Di Indigetes, the Indigenous Gods of ancient Rome

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Di indigetes (“indigenous gods”) are a group of early Roman gods and spirits that were not incorporated into other faiths.

Related articles: The full list of the Roman Gods and Deities

The di indigetes or indigites, as opposed to the di novensides, were Roman deities that weren’t borrowed from other faiths, to use Georg Wissowa’s definition. Most of them are minor deities, often born as personifications of an abstract quality. Early Roman religion is animistic, without priests, a private religion where each person invokes one god or another according to his or her needs.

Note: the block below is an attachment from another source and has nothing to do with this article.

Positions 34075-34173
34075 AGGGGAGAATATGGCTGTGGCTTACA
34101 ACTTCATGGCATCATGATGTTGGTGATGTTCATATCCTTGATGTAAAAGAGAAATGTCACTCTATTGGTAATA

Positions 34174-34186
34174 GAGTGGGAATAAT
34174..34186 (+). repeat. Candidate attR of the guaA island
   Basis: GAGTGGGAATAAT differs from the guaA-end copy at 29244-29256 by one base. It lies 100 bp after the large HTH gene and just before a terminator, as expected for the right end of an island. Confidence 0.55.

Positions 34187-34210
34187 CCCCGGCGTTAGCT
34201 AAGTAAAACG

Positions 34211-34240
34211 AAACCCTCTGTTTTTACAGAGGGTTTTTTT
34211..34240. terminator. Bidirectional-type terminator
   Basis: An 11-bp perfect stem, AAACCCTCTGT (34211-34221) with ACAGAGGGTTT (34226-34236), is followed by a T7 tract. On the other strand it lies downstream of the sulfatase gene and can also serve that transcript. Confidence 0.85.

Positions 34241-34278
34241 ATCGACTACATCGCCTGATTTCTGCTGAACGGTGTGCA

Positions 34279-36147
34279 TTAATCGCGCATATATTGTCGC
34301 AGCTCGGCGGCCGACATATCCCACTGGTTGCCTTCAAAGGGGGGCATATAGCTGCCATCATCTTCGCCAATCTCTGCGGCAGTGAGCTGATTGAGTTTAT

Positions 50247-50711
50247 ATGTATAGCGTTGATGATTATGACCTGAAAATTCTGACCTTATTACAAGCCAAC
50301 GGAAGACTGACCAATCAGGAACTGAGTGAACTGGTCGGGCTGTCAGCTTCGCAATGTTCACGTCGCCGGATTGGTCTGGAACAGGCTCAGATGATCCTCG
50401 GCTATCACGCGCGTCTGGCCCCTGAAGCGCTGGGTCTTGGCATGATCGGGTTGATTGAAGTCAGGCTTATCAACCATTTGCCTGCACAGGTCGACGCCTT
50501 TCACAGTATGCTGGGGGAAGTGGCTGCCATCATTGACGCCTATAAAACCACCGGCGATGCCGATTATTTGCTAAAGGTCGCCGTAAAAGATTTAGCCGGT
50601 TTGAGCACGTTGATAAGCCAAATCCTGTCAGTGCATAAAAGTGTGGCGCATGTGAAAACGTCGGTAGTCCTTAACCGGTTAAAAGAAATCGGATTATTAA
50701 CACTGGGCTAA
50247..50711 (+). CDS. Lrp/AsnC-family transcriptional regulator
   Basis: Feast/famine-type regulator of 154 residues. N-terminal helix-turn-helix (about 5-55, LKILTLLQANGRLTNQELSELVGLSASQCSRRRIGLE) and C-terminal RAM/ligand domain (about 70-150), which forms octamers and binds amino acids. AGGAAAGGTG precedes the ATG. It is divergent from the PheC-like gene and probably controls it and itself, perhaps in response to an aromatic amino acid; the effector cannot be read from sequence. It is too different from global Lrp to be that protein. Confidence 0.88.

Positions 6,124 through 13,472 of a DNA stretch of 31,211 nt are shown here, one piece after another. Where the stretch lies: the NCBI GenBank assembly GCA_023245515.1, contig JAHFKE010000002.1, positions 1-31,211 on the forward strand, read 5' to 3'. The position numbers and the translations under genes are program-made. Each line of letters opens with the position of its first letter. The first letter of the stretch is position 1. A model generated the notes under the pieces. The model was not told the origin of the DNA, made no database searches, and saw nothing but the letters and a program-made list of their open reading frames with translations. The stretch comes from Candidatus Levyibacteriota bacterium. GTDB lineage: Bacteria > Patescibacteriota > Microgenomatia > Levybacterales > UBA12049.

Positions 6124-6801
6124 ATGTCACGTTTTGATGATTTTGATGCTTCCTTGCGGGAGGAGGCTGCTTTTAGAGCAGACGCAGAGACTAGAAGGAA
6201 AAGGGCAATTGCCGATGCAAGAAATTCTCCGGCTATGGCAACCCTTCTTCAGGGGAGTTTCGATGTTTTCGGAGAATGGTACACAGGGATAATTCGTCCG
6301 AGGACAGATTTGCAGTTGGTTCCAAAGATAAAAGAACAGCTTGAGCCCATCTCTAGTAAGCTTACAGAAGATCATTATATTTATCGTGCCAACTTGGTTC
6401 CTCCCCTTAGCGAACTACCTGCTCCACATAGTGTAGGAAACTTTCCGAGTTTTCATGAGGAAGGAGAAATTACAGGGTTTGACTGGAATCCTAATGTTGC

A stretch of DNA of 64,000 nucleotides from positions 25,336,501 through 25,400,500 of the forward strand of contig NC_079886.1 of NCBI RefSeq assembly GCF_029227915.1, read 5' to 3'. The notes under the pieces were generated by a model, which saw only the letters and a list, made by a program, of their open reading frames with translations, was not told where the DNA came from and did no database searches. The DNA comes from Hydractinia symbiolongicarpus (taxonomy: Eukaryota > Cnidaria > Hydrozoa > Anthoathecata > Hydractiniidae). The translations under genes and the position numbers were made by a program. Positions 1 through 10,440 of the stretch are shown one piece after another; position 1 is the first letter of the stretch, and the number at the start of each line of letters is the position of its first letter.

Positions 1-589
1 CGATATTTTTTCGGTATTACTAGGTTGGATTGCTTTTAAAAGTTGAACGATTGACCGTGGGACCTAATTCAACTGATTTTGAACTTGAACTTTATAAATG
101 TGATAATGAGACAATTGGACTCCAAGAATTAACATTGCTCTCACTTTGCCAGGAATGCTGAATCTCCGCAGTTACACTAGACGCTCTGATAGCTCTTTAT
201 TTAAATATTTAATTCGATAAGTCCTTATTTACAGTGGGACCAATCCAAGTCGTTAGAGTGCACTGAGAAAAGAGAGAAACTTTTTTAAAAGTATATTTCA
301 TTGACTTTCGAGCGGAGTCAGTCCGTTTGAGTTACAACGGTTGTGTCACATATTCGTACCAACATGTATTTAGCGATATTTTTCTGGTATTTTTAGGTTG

Related article: the full list of the all Roman deities with description, history and functions

Abundantia, Janus and Quirinus are the most important of indigetes. The di indigites are frequently mentioned with di patrii in lists of regional deities in Augustan literature.

Featured image: Jupiter and Juno on Mount Ida, painting by James Barry, Sheffield, Art Galleries

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